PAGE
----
At last week’s Digital Publishing seminars, we touched on the topic of how to price an ebook. There are many ways you can arrive at a price. It’s a really important issue, affecting the publisher’s profitablility, the author’s livelihood, and the consumer’s willingness to get on board with ebooks.
So I was interested to read this thoughtful post by Teleread’s Joe Wikert in which he reviews some recent coverage of the issue. The post covers several of the well-travelled approaches to pricing.
From my own point of view, I think that whatever pricing model we adopt, it has to start with identifying the value proposition that the consumer sees, not the proposition that the publisher believes they should see. You then have to assemble a business model around it. In other words, build the product to match the price the consumer will pay. This may be a very high price with a very low cost (many academic journal publishers and reference database providers enjoy this advantage). Or it might be a low price point that we have to build to.
One advantage we have at the moment is that acceptable production values are low and most ebooks are simply facsimiles of p-books, cheaply produced at a low marginal cost. That gives a lot of pricing flexibility to publishers. Wikert makes this point in his posting, too. This is an ideal time to test and grow the market by ensuring as many consumers as possible can enjoy good books digitally. As the cross-subsidies disappear over time — the ebook becomes the primary edition, quality and feature expectations are higher, and the digital edition has to bear most of the book’s total costs — the price will probably need to rise. And so it should.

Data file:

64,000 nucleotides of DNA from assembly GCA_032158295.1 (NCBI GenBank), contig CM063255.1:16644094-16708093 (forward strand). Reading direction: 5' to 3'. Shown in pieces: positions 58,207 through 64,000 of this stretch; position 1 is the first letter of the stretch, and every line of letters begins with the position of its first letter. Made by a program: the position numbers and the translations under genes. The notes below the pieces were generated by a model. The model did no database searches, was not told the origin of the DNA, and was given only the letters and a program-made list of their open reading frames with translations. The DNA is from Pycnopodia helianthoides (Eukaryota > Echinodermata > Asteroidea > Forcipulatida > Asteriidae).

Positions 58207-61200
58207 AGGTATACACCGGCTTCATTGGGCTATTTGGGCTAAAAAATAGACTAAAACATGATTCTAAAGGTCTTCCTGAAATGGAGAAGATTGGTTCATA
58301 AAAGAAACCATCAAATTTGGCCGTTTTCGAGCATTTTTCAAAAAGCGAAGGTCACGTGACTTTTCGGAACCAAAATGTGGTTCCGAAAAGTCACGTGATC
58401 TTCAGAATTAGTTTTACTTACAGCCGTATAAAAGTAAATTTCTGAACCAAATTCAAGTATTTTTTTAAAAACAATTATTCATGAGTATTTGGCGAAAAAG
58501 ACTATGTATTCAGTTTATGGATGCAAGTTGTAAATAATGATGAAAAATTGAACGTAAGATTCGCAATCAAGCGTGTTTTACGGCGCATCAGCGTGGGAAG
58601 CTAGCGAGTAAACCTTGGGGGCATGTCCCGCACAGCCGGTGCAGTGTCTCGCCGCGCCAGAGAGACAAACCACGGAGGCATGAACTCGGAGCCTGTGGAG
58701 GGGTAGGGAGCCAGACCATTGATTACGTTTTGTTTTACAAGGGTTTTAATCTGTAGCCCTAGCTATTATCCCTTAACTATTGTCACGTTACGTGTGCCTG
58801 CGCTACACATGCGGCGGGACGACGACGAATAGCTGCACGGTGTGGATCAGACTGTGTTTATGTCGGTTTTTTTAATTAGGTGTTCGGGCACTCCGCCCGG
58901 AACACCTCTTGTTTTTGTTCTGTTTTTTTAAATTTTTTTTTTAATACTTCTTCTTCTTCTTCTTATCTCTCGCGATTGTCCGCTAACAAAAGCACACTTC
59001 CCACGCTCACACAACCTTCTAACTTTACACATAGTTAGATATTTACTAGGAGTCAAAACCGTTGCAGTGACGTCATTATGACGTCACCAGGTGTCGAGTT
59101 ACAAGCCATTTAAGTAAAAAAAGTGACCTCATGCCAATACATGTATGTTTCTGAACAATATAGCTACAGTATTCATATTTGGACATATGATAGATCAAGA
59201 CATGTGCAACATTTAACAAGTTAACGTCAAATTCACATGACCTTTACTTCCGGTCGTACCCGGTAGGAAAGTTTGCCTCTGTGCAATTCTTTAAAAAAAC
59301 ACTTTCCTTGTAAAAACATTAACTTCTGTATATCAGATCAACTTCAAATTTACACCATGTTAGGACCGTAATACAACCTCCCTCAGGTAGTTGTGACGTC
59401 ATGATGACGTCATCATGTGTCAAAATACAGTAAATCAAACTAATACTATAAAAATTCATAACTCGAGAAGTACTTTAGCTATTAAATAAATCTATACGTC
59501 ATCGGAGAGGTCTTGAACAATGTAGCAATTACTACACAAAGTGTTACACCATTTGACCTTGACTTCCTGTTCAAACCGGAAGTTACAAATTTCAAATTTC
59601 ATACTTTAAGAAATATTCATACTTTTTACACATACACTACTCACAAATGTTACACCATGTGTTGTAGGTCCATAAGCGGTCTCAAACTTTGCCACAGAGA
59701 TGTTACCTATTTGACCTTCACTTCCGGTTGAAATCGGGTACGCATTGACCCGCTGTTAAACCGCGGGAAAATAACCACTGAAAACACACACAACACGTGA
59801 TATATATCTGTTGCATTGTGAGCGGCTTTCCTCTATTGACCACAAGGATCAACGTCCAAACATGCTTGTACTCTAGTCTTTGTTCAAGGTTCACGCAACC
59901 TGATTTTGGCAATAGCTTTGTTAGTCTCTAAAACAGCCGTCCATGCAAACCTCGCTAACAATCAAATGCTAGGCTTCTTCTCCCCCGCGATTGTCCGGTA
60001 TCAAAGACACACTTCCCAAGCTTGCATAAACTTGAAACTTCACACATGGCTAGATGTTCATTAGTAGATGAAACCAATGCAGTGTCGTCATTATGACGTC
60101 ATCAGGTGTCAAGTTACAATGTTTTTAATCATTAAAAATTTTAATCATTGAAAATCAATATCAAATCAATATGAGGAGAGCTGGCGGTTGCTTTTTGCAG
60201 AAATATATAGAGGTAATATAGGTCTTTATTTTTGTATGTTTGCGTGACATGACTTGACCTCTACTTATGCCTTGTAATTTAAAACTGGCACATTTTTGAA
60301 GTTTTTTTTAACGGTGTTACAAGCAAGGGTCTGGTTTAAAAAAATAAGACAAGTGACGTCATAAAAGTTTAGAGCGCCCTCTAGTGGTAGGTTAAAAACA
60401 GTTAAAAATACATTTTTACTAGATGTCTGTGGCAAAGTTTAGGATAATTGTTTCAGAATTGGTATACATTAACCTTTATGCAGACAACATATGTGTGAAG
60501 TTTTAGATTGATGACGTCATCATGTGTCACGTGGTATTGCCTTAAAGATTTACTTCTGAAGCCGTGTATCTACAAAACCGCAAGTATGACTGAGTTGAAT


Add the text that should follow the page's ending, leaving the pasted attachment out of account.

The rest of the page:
But right now, we often seem to be trying to defend ebooks’ high prices in the face of consumer protest out of fear that, once cheap, they’ll never be expensive again. And to defend this position, maybe we’re offering early adopters a raw deal — high cost, low quality, cumbersome experience, but you can still pay full price — when we should be rewarding their tenacity.